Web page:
After one of the most entertaining parts of the basketball season that didn’t feature a single meaningful dribble of a ball, the NBA offseason saved its best move for last with the blockbuster trade that sent Kyrie Irving to Boston in exchange for Isaiah Thomas, Jae Crowder, Ante Zizic, and the Brooklyn Nets’ 2018 unprotected first round pick.
Fans of both sides were blind sided by a bigger haymaker at the hands of Shams and Woj than you saw at any point during the entire Mayweather vs. McGregor PPV. Most of the time after a huge trade like this, it takes time for everyone to catch their breath, and realize the fallout of the trade. Yet nothing within the trade will match the catastrophic fallout of this trade falling through.
There are just certain things you can’t do. You can’t ever fix your head if you decide to go with the cue ball look, you can’t ever take back that comment where you tell your girlfriend she might actually look a little big in those pants, and you can’t undo one of the biggest star-studded trades the NBA has ever seen. Yet for some reason, the Boston Celtics and the Cleveland Cavaliers are doing everything in their power to drop a nuclear bomb on their own franchise by not going through with this deal.
As of right now, the deal is technically done. The players have swapped rosters, we’ve already seen Vegas update their over/under odds accordingly, and the trade is nearly finalized. What is technically holding the trade up is Cleveland’s desire to acquire more assets, while Boston is firmly wrapped around Jayson Tatum, Jaylen Brown, and that Lakers protected pick like they’re a child unwilling to let go of their parent’s leg on their first day of school. These teams just have a matter of days to figure this out before the deadline passes.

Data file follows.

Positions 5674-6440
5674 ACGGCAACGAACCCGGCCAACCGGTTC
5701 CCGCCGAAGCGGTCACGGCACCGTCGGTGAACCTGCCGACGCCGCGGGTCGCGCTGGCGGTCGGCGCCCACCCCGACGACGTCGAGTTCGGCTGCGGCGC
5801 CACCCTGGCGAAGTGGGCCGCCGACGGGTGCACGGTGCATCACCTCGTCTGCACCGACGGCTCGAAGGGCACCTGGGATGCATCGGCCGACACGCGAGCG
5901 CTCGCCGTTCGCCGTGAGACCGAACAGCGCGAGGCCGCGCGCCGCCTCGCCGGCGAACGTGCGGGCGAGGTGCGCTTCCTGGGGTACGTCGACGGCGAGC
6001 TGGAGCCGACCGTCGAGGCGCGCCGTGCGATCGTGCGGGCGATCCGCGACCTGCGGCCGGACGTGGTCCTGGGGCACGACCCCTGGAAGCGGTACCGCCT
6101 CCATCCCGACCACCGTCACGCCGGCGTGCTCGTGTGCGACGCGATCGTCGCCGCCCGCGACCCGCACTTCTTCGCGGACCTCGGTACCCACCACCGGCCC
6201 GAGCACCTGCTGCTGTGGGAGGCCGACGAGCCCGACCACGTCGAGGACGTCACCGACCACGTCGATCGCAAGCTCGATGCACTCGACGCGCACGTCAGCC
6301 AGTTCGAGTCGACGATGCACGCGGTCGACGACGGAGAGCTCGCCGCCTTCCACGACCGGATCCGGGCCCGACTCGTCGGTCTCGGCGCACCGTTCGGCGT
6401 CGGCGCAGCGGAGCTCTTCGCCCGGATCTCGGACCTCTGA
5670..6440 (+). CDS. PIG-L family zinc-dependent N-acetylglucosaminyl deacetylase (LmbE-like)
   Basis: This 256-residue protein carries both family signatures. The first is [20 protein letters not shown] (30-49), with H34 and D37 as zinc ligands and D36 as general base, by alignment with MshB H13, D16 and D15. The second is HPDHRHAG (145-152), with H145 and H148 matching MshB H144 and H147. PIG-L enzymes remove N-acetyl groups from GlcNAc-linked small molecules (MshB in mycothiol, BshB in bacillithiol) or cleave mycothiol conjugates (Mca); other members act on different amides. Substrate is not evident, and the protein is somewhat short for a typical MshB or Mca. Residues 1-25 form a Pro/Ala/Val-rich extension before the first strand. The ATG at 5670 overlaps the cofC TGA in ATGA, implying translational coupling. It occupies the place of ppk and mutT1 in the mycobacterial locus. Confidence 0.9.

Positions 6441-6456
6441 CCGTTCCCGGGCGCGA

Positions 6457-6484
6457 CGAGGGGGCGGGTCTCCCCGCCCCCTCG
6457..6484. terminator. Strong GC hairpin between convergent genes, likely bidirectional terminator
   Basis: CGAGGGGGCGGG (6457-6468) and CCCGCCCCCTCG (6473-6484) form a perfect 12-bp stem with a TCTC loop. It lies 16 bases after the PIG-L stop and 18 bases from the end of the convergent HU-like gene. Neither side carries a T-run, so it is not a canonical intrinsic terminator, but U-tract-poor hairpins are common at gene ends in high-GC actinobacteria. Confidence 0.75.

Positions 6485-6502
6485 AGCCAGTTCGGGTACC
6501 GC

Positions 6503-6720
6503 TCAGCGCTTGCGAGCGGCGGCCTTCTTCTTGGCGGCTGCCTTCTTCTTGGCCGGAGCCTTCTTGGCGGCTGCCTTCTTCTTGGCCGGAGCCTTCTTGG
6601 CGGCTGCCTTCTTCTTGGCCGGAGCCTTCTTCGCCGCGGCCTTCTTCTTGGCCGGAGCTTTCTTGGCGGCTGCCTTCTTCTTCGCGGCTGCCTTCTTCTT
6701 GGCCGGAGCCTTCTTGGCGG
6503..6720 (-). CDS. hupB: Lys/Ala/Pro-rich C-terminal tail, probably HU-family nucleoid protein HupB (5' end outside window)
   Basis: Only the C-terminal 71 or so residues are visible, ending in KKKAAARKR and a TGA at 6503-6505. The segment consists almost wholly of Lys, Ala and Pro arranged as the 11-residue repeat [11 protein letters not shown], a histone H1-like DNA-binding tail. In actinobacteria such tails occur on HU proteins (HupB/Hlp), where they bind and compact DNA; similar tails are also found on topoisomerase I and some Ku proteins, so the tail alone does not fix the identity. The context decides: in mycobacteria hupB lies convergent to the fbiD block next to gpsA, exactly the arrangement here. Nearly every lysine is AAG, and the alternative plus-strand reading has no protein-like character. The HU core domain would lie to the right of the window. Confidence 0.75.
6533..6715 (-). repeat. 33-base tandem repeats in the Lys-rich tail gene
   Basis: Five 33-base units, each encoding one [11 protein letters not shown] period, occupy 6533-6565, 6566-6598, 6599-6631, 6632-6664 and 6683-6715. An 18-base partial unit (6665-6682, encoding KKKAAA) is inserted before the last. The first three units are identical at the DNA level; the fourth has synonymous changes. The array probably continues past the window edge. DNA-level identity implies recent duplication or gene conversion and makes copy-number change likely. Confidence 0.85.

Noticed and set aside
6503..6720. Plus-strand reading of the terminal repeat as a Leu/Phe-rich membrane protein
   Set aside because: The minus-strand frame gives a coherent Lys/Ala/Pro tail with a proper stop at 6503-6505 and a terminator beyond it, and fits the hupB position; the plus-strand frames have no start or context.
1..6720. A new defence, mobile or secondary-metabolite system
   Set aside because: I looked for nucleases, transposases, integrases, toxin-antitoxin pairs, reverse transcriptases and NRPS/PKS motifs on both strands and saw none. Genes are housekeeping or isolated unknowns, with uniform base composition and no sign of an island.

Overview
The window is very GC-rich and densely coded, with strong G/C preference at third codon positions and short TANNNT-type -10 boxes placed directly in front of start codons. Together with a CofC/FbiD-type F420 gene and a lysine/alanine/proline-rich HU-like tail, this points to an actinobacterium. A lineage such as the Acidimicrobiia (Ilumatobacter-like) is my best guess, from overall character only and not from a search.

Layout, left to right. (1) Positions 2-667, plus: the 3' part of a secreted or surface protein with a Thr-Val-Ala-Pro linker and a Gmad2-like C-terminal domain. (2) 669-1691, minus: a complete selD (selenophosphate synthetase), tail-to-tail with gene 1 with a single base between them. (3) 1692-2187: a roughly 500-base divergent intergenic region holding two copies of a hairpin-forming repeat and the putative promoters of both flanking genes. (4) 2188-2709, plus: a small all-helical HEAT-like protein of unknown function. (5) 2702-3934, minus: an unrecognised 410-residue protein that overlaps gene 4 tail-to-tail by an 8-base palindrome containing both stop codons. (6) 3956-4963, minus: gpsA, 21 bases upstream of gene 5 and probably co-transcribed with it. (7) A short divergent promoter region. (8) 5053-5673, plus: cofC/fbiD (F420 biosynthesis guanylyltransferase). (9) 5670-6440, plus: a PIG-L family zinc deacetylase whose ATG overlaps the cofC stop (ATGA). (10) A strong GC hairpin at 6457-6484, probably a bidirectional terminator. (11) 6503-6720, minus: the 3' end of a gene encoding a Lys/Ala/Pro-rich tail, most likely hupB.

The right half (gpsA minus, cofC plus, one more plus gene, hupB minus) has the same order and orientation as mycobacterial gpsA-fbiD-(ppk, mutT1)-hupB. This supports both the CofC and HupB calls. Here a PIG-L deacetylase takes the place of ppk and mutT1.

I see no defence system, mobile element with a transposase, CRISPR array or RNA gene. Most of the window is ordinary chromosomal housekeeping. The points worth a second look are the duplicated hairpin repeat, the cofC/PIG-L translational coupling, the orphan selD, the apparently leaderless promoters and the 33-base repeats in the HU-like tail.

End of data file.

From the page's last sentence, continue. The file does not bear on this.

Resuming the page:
— Adam Kaufman (@AdamMKaufman) August 29, 2017
The result of these team’s nixing this deal would be as if these teams fired off nuclear bombs only for them to sputter out and come crashing down at the initial launch site. The destruction on either side would be irreparable.
First, you can take a look from Boston’s standpoint. Ever since the Celtics’ last big trade where they sent Kevin Garnett and Paul Pierce to the Brooklyn Nets for every first round pick they’d ever have ever again, this team has been building up assets in order to land a big fish, and they finally got that in the form of 25-year old All-Star and NBA Champion Kyrie Irving. What would hurt this team wouldn’t be the absence of Kyrie, it would be the stars who would return back “home.”
Take Jae Crowder for example. The small forward saw his career take off in Boston as he became the best player in a trade that involved former All-Star Rajon Rondo. While he has embraced Celtics fans, he openly called them out when they began to cheer for Gordon Hayward before he was even a Celtic.
Remember this?? "Jae Crowder got really mad when Celtics fans cheered for Gordon Hayward" https://t.co/a2OeXl0FQC
— Daman Rangoola (@damanr) August 24, 2017
This is the same guy who was pissed off when fans cheered for Hayward, only to see him sign with the team and ultimately cut into his minutes. Then, the Celtics traded him, using him as leverage to complete the Kyrie trade in hopes for a better future. Why in the name of all that is holy would he ever want to come back? He’d probably erase the word “Boston” from his vocabulary.
The Boston Marathon would just be confused with every other marathon in his mind, the Boston Tea Party would end up just sounding like a hipster event that boycotts coffee, and “Boston Cream Pie” would then just sound like a porn genre without the name of the city involved.
Crowder would eventually fall into the same shoes as Lamar Odom. No, this doesn’t mean he would be found deep within a crack den. It means he would still request a trade following the collapse of a deal, just like Odom did when the NBA vetoed the deal that would’ve sent him to New Orleans in return for Chris Paul. It would be the last straw for Crowder, who likely wouldn’t want to suit up for that team in that city ever again.